Full instructions, dosage information and potential known side effects are all available in the leaflet that comes with the prescription product. If you require any advice or assistance with placing your order, please donâ€™t hesitate to contact our team.
How do I take/use this medicine?
Take Warfarin exactly as directed by your doctor. Do not take more or less than instructed by your doctor.
Small changes in the dose of Warfarin can cause large changes in the thickness of your blood. It is important for you to follow the doctor's instructions very carefully. Your doctor may need to adjust your dose of Warfarin, especially in the first few months of treatment.
Warfarin must be taken exactly as directed for it to work well. Continue taking Warfarin even when you feel better. Warfarin is not a cure for your condition and you may need to take it for an indefinite length of time. Do not stop taking Warfarin unless instructed by your doctor.
You may take Warfarin with or without food. Try to take it at the same time each day.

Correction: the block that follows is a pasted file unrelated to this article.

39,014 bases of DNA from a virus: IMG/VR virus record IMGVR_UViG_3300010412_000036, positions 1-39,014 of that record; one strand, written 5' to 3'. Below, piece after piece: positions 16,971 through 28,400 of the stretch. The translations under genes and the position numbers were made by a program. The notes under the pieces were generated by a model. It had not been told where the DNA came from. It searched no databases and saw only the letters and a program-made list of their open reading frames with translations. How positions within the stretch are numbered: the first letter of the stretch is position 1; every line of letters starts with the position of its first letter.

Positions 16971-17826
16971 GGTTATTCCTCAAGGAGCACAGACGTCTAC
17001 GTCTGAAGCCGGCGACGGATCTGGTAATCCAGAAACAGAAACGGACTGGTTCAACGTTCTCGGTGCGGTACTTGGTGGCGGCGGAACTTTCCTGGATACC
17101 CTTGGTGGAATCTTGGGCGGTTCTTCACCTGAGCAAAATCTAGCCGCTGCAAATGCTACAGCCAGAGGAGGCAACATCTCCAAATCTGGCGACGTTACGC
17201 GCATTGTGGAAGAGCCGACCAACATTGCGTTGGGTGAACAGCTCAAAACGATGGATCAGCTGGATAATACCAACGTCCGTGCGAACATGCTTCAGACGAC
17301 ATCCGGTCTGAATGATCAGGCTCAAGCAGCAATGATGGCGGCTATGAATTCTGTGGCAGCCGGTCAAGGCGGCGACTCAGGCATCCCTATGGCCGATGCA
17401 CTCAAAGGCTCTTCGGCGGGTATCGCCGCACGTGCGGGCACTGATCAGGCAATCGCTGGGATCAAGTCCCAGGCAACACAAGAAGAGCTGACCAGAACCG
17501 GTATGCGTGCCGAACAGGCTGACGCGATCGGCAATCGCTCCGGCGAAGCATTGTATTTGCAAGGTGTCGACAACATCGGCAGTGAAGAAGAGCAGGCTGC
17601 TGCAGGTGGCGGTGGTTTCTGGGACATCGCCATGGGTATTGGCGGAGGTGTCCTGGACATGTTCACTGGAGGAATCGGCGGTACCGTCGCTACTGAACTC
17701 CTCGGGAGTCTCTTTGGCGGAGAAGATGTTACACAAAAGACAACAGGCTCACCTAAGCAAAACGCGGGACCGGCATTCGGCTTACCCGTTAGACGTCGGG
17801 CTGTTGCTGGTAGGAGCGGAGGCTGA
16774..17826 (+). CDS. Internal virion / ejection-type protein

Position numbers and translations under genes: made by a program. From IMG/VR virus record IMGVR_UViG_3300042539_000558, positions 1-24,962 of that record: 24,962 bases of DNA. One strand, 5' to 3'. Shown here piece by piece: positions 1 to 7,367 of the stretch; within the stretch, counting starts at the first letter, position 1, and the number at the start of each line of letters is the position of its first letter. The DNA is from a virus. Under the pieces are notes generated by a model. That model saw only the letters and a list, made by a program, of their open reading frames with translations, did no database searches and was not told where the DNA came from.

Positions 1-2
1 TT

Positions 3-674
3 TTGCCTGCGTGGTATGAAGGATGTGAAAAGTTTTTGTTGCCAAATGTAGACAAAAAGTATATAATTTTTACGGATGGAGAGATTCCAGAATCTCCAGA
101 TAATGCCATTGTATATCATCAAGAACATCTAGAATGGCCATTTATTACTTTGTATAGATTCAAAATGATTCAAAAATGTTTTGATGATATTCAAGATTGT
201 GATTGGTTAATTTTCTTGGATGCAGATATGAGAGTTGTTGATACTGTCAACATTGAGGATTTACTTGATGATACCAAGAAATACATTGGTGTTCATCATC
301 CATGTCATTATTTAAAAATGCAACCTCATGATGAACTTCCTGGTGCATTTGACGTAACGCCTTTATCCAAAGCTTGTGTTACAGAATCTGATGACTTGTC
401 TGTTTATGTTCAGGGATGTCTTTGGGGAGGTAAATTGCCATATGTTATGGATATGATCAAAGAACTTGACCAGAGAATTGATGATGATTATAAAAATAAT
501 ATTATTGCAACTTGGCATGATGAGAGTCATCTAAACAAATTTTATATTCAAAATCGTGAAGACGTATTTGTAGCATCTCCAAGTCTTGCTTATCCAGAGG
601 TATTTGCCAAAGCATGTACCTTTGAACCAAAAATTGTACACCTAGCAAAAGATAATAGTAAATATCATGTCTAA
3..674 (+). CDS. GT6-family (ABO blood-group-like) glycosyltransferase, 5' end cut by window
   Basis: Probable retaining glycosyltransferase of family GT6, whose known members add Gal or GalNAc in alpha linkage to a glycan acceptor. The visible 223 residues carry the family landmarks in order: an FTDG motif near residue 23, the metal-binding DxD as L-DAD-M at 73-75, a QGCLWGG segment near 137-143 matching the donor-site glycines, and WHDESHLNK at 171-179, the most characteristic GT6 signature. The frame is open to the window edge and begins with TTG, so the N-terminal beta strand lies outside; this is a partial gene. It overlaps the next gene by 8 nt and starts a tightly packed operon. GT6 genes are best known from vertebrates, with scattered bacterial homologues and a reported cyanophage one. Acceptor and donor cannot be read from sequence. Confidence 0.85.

What if my doctor has asked me to cut some of my tablets in order to make up a particular dosage?
If your doctor has instructed you to cut some of your tablets in order to make up a particular dosage, make sure you cut your tablets with a proper tablet cutter. Do not use any other tool to cut the Warfarin tablets. Only a proper tablet cutter is able to cut a tablet accurately in half. Cutting a tablet accurately is important in ensuring that you get an accurate dosage and this is especially important for Warfarin. A Warfarin tablet can only be cut along the score line. Do not cut it any other way.
DO NOT cut your Warfarin tablets unless you have been told to do so by your doctor.
What should I take note of while using/taking this medicine?
Inform your doctor if you have kidney or thyroid problems.
You may bleed more easily and for a longer time than usual while you are being treated with Warfarin. Alert your doctor if you notice excessive bleeding.
Do not take part in activities in which you may fall or get injured, such as contact sports. Report all falls and injuries -- especially head injuries and including even minor head trauma -- to your doctor. There could be internal bleeding which may not be obvious to you.
Take special care when shaving or handling sharp objects to avoid cutting yourself. Use a soft toothbrush when brushing your teeth to reduce the risk of gum bleeding.